IGF-1 receptor regulates lifespan and resistance to oxidative stress in mice

Abstract

Studies in invertebrates have led to the identification of a number of genes that regulate lifespan, some of which encode components of the insulin or insulin-like signalling pathways1,2,3. Examples include the related tyrosine kinase receptors InR (Drosophila melanogaster) and DAF-2 (Caenorhabditis elegans) that are homologues of the mammalian insulin-like growth factor type 1 receptor (IGF-1R). To investigate whether IGF-1R also controls longevity in mammals, we inactivated the IGF-1R gene in mice (Igf1r). Here, using heterozygous knockout mice because null mutants are not viable, we report that Igf1r+/- mice live on average 26% longer than their wild-type littermates (P < 0.02). Female Igf1r+/- mice live 33% longer than wild-type females (P < 0.001), whereas the equivalent male mice show an increase in lifespan of 16%, which is not statistically significant. Long-lived Igf1r+/- mice do not develop dwarfism, their energy metabolism is normal, and their nutrient uptake, physical activity, fertility and reproduction are unaffected. The Igf1r+/- mice display greater resistance to oxidative stress, a known determinant of ageing. These results indicate that the IGF-1 receptor may be a central regulator of mammalian lifespan.

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Figure 1: IGF-1R gene targeting, receptor expression and growth phenotype.
Figure 2: Lifespan extension in Igf1r+/- mice with respect to Igf1r+/+ (WT) mice.
Figure 3: Glucose tolerance and energy metabolism in Igf1r+/- mice.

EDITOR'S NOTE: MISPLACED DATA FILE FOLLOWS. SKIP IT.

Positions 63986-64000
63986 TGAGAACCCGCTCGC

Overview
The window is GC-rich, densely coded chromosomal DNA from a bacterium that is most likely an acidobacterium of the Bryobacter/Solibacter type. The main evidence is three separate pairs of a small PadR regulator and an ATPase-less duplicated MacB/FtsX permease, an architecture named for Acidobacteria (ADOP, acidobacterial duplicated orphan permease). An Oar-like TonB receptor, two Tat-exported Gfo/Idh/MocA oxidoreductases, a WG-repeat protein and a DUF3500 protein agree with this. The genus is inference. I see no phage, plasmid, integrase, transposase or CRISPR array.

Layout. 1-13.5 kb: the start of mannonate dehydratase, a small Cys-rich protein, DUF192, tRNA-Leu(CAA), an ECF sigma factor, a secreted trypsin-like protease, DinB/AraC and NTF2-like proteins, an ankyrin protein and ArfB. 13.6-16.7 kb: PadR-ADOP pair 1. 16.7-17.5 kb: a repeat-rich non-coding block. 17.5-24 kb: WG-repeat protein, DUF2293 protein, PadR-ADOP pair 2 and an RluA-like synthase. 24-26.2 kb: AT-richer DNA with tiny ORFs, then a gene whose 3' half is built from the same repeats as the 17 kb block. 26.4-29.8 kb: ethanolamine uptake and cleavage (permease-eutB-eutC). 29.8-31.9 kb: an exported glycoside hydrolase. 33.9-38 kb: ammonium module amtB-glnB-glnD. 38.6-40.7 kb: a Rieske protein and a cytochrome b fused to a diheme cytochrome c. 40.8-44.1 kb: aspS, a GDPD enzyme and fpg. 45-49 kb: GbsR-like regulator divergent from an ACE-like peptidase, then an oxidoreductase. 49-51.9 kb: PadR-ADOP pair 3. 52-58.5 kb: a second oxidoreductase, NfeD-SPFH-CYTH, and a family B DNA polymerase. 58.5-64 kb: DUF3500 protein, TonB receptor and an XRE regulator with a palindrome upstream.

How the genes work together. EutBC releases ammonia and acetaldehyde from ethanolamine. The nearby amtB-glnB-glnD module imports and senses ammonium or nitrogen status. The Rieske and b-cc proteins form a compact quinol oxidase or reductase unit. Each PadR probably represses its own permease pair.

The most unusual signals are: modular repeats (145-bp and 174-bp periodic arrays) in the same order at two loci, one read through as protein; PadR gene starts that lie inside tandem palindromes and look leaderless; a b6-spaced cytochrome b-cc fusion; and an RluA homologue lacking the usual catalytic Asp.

Figure 4: Mutants show normal fertility and are resistant to oxidative stress.
Figure 5: Lack of IGF-1R reduces activation of major intracellular signalling pathways in cultured MEFs.

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Acknowledgements

We thank P. Monget for contributions to the experimental design; N. R. Holzenberger for assistance with metabolic and growth studies; G. Hamard for help with MEFs; J. Sappa for language revision; F. Veinberg for blood biochemistry; and P. Casanovas and M.-C. Samson for animal care. MENRT sponsored this study with a grant to M.H. and Y.L.B. We thank D. LeRoith for support to J.D.

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Correspondence to Martin Holzenberger.

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Holzenberger, M., Dupont, J., Ducos, B. et al. IGF-1 receptor regulates lifespan and resistance to oxidative stress in mice. Nature 421, 182–187 (2003). https://doi.org/10.1038/nature01298

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